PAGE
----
Culture of intentional inclusivity needs to be fostered in marketing


Marketers are talking and thinking about diversity and inclusion (D&I) far more these days. Last Thursday the Marketing Society hosted the first of its autumn webinars on the subject. Four panellists – UBS economist Paul O’Donovan, Twitter’s Olivia McEvoy, Stha Banks of Core and David Adamson from WPP’s The&Partnership – were asked to debate diversity and inclusion as “the single most important criteria for economic success over the next 20 years?”

In June, the Institute of Advertising Practitioners in Ireland (IAPI) rolled out its policy guidelines on diversity and inclusion. In its pitch urging member agencies to sign up to this “must attend” online event, the institute stressed it believes that a talent pool with a broad and diverse range of resources, skills, socio-economic and cultural backgrounds better reflects today’s Ireland.

Aside from helping to lay a foundation for change in Irish society, greater diversity and inclusion spells growth potential for advertisers.


IAPI president Shenda Loughnane, who is group managing director at Dentsu, said the purpose of the institute’s diversity and inclusion policy is to ensure that advertising reflects every section of Irish society, and that all employees, job applicants, clients and suppliers are respected, valued and given equal and fair opportunity to perform to their best.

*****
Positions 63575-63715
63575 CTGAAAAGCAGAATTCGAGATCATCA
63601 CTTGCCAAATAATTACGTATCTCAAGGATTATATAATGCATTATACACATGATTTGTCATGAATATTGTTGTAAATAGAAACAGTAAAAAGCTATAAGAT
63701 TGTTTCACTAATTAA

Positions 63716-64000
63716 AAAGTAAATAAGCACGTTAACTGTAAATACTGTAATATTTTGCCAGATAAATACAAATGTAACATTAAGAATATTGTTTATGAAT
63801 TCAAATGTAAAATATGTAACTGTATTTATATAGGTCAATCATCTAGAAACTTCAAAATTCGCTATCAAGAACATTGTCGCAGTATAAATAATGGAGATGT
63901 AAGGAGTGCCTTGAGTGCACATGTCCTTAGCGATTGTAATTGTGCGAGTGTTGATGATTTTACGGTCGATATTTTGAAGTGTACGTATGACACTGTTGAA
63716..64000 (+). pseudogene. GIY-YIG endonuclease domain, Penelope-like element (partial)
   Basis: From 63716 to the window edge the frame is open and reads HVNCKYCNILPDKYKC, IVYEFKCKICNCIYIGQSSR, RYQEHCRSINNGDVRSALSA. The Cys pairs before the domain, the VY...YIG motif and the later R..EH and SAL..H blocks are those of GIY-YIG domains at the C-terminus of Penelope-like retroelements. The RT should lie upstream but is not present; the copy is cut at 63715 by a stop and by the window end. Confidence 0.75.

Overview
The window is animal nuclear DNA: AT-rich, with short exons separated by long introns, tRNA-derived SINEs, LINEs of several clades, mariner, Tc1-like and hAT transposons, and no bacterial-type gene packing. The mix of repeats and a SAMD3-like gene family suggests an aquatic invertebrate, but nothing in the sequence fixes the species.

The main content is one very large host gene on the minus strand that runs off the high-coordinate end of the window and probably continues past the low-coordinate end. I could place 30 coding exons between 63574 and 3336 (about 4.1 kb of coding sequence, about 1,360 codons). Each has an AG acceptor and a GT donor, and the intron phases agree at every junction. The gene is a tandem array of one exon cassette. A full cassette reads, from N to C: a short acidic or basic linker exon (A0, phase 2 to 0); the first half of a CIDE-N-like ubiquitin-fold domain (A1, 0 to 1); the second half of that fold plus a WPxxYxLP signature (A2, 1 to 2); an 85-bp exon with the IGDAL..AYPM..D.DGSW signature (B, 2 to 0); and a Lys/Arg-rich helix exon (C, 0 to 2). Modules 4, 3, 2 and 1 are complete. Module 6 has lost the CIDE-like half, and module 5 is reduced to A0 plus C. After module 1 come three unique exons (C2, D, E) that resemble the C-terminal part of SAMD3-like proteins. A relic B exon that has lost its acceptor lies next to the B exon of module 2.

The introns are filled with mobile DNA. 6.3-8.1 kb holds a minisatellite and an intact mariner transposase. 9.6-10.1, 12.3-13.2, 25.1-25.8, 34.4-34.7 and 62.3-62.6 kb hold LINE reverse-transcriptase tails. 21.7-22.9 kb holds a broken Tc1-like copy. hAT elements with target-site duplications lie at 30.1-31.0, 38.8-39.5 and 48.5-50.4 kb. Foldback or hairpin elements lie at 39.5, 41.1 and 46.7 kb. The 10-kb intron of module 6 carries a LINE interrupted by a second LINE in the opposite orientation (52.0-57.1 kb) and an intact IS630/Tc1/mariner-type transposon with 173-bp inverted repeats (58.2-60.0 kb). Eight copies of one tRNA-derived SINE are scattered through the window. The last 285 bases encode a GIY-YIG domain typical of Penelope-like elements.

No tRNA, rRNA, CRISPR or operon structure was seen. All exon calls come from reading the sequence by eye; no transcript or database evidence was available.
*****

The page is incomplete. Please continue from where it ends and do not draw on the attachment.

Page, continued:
Procter & Gamble implemented diversity programmes requiring agencies and suppliers to adopt measurable D&I strategies.

RTÉ launched its D&I charter in 2018 in a bid to involve more people from ethnic minorities in presenting TV programmes. Emer O’Neill was recruited as múinteoir for its Home School Hub series. O’Neill later spoke openly to Ryan Tubridy on the Late Late Show about lessons she learned around racism in an interview on the Late Late Show. She told viewers about how people wrote slurs on walls near where she lived in Bray, Co Wicklow.

RTÉ also hired Zainab Boladale for its Nationwide programme and supported the Black and Irish podcast. Virgin Media Television’s D&I initiatives include Gogglebox Ireland and Eating With the Enemy.

Andrew Campbell-Edie from the Waterford-based Irish Centre for Diversity said that diverse casting is on the increase in marketing communications. Aldi currently has a TV ad where a gay couple express the joy of “going up the aisle” together.

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